According to reports, manufacturing capacity of Indian crystalline-silicon (c-Si) photovoltaic (PV) cell producers has fallen to a five-year low during 2013, despite almost $0.5 billion of investments between 2006 and 2012 intended to establish India as a low-cost PV manufacturing powerhouse.
* Between 2006 and 2012, $470 million was invested into new c-Si cell fabs within India.
* Most of the production equipment shipped to India during this time period has been idled, with limited expertise in running cell capacity having been gained during this investment phase.
* If currently-ramped cell capacity was run at maximum utilization rates, fab output would supply less than 10% of the domestic Indian solar market during the next 12 months.
* Module supply to the Indian end-market has been dominated by foreign suppliers, led by First Solar with 15% market share during the trailing 12 months (ttm) to end Q2’13.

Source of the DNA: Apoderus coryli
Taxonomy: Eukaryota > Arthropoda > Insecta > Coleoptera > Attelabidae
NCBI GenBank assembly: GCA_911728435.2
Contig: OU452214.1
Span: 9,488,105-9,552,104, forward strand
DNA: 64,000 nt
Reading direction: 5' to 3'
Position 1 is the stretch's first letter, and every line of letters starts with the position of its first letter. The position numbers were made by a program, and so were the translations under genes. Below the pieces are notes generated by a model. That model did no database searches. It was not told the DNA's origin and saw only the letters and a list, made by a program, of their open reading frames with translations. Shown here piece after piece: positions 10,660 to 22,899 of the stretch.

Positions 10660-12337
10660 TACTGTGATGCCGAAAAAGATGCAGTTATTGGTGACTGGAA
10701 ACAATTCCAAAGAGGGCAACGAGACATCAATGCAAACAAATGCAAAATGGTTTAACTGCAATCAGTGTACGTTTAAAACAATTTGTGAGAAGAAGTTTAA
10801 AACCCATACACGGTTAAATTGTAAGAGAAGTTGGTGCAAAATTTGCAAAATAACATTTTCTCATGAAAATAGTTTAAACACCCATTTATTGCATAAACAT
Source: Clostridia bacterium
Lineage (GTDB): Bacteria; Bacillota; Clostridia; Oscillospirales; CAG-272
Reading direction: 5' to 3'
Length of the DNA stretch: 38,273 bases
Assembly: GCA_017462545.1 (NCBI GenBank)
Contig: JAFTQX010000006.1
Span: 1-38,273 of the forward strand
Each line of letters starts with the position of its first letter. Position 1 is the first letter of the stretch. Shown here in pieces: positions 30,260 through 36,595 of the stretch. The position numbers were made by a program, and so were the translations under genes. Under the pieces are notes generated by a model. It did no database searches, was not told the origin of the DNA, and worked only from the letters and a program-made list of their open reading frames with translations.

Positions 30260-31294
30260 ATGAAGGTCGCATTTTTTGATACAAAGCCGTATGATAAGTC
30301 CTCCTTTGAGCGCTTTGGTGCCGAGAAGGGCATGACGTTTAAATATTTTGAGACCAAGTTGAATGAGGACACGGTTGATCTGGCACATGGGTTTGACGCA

* A small group of Chinese suppliers (Canadian Solar, Jinko, Renesola, Trina and Yingli) occupy the next five ranking positions for module supply, with a total of 46 percent market share.
The prospects for Indian c-Si manufacturers remain bleak, with many of the existing producers lacking cash to restart operations.
Although trade investigations by the Indian government against imported PV products are ongoing, the lack of high-volume and low-cost fab expertize forms the key barrier to local solar cell makers. As a result, continued growth of solar deployed within India has become dependent on low-cost foreign supply.
The author is vice president, NPD Solarbuzz, USA.